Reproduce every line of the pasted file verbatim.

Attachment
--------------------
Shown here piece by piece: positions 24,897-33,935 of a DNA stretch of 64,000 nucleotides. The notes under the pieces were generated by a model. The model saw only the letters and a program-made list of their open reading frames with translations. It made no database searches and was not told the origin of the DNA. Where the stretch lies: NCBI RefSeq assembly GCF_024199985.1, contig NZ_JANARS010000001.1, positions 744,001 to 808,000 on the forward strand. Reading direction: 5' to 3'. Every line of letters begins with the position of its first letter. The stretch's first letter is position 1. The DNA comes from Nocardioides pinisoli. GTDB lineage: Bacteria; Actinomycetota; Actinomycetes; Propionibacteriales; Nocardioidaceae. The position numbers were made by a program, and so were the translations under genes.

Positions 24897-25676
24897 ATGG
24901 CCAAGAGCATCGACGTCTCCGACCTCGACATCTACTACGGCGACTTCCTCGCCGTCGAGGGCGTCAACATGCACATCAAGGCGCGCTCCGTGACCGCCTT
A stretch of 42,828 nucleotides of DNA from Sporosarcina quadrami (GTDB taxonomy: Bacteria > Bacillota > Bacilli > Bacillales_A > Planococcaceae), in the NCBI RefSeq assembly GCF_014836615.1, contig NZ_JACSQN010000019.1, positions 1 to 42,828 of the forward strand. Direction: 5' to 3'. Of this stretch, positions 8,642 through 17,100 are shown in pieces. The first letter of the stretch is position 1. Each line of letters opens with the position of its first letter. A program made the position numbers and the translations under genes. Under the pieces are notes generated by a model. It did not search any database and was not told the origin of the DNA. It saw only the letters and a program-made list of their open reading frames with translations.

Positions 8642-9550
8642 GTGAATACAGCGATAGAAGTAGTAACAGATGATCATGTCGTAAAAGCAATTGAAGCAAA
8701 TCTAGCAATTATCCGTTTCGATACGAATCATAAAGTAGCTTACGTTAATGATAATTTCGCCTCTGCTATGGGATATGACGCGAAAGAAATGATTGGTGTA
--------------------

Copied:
Shown here piece by piece: positions 24,897-33,935 of a DNA stretch of 64,000 nucleotides. The notes under the pieces were generated by a model. The model saw only the letters and a program-made list of their open reading frames with translations. It made no database searches and was not told the origin of the DNA. Where the stretch lies: NCBI RefSeq assembly GCF_024199985.1, contig NZ_JANARS010000001.1, positions 744,001 to 808,000 on the forward strand. Reading direction: 5' to 3'. Every line of letters begins with the position of its first letter. The stretch's first letter is position 1. The DNA comes from Nocardioides pinisoli. GTDB lineage: Bacteria; Actinomycetota; Actinomycetes; Propionibacteriales; Nocardioidaceae. The position numbers were made by a program, and so were the translations under genes.

Positions 24897-25676
24897 ATGG
24901 CCAAGAGCATCGACGTCTCCGACCTCGACATCTACTACGGCGACTTCCTCGCCGTCGAGGGCGTCAACATGCACATCAAGGCGCGCTCCGTGACCGCCTT
A stretch of 42,828 nucleotides of DNA from Sporosarcina quadrami (GTDB taxonomy: Bacteria > Bacillota > Bacilli > Bacillales_A > Planococcaceae), in the NCBI RefSeq assembly GCF_014836615.1, contig NZ_JACSQN010000019.1, positions 1 to 42,828 of the forward strand. Direction: 5' to 3'. Of this stretch, positions 8,642 through 17,100 are shown in pieces. The first letter of the stretch is position 1. Each line of letters opens with the position of its first letter. A program made the position numbers and the translations under genes. Under the pieces are notes generated by a model. It did not search any database and was not told the origin of the DNA. It saw only the letters and a program-made list of their open reading frames with translations.

Positions 8642-9550
8642 GTGAATACAGCGATAGAAGTAGTAACAGATGATCATGTCGTAAAAGCAATTGAAGCAAA
8701 TCTAGCAATTATCCGTTTCGATACGAATCATAAAGTAGCTTACGTTAATGATAATTTCGCCTCTGCTATGGGATATGACGCGAAAGAAATGATTGGTGTA